August 16th, 2017 by Special Projects

Written by Anna Davies Illustrated by Sarah Tanat-Jones

Published by Cicada Books ISBN: 978-1-908714-41-1

Reviewed by Karl Andy Foster

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Occidendum ex hominibus is an international past time that dates back centuries.

The title of this book is still shocking even by today’s standards. We are still convinced that killing is something women shouldn’t do if they wish to remain feminine. However, as this book shows, in 54AD it was all the rage for Roman nobility, and it’s a reminder that serial killers come in all shapes and sizes.

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It’s a hardback book with a cover that nods at the direct graphic approach used by the great Sue Coe. The end papers are unusual as they cover three pages instead of two, each depicting the tools of killing against a red background – there will be blood! The format is also reminiscent of chapbooks.

The structure is simple, opposite the portrait of the murderess is a short explanation of the crime and in some cases the reason for it. I do like the inclusion of the penalty as a warning to all transgressors; unless you are the Roman Aristocrat Agrippina whose political connections saved her from punishment.

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The illustrations are seductive and the women featured seem elevated by virtue of their destructive force. Tanat-Jones is working with a limited palette of blue, dark blue, black and red. She cleverly uses the white of the paper as a fifth colour. There is good variety in the portraits, each one depicting the location, weapon or poison of choice. Notable images for me are those of Ma Barker, Countess Elizabeth Bathory, Phoolan Devi, Julia Fazekas and Pauline Parker and her friend Juliet Hulme.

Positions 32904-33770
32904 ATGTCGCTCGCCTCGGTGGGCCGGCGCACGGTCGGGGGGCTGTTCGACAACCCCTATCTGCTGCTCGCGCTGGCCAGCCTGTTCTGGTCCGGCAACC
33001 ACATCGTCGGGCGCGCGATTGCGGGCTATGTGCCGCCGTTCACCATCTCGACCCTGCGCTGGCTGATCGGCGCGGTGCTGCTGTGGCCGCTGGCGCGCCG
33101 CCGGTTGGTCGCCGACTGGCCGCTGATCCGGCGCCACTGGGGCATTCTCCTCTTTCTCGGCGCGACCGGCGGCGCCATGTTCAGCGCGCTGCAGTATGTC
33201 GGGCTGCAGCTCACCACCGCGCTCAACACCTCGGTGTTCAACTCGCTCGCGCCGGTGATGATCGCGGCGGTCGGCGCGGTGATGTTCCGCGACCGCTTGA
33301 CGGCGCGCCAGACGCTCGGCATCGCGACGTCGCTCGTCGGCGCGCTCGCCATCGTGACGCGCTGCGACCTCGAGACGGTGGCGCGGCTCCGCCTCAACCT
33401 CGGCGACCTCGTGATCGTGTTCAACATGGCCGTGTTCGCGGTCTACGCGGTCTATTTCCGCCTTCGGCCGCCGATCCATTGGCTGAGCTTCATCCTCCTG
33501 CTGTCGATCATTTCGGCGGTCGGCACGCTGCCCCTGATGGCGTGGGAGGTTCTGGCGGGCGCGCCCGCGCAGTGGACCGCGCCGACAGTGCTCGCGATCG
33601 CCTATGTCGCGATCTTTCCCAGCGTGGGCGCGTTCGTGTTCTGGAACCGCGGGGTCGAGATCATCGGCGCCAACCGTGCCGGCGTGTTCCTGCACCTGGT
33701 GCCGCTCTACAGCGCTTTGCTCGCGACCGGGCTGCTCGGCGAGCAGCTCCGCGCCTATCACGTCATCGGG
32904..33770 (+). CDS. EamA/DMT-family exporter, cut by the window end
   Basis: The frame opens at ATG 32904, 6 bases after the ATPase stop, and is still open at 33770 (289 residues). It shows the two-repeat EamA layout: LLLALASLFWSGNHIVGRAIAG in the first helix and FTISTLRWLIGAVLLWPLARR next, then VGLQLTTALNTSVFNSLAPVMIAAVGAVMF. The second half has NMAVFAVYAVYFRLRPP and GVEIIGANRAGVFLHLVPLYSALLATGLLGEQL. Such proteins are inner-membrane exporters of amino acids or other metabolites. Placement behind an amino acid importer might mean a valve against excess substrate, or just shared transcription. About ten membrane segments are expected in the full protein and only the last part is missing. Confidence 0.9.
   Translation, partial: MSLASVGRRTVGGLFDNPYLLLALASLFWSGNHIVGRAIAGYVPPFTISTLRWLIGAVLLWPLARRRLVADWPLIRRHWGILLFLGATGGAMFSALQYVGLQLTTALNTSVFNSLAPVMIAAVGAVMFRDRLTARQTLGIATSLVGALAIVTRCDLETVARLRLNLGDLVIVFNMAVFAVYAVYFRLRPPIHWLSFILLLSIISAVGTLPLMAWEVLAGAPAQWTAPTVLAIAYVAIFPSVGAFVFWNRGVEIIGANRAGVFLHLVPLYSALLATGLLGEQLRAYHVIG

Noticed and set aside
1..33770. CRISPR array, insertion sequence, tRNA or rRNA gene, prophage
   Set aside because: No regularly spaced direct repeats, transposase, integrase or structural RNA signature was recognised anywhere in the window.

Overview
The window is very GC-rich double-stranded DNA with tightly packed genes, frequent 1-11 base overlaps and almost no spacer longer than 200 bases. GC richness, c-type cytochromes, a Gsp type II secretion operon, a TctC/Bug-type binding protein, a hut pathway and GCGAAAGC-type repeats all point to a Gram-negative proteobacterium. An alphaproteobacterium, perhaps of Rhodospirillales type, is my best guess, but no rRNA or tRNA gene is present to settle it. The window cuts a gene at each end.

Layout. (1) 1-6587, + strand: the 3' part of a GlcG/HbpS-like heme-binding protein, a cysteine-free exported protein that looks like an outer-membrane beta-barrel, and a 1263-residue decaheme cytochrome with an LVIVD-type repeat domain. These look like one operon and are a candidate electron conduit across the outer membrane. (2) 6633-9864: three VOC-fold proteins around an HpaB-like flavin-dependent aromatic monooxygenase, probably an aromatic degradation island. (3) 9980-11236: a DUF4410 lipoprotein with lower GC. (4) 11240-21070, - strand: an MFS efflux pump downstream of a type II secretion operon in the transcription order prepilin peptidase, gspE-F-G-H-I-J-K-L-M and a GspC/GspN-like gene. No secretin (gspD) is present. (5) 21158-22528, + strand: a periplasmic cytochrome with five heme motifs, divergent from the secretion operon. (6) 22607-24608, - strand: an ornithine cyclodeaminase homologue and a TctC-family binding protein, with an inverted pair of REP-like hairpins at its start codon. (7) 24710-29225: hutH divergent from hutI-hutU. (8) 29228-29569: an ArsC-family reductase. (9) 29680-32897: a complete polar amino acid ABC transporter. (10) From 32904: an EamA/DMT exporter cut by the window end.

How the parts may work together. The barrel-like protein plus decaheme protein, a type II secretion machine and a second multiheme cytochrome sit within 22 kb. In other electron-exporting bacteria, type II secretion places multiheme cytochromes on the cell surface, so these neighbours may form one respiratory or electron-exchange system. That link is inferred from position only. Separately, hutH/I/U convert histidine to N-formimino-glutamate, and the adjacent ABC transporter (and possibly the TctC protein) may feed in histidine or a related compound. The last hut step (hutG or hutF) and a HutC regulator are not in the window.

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The psychopathic killers disturb me, but those seeking revenge are more sympathetic. I think the pursuit of power is at the heart of most of the crimes, the power over life and death. The killings are treated in a matter of fact way without much bluster or sensationalism.

Now remember murder is very rare – don’t have nightmares…

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Arrest All Mimics interviews Creative Review

August 15th, 2017 by Special Projects

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Creative Review has been a mainstay of the creative industry for a long time. Undeniably a beautiful magazine with great journalism, where do we find them in 2017?

Ben Tallon meets with editor Patrick Burgoyne to talk about their transition into a bi-monthly print publication, why that decision was made and how digital plays an important role in them staying on top of the abundance of great work in all disciplines.

They also talk about their first ever course, ‘Mastering Creativity’ and everything you can expect from it.

Patrick provides many valuable insights and ideas, so hit Ben up over with your thoughts on @arrestallmimics now!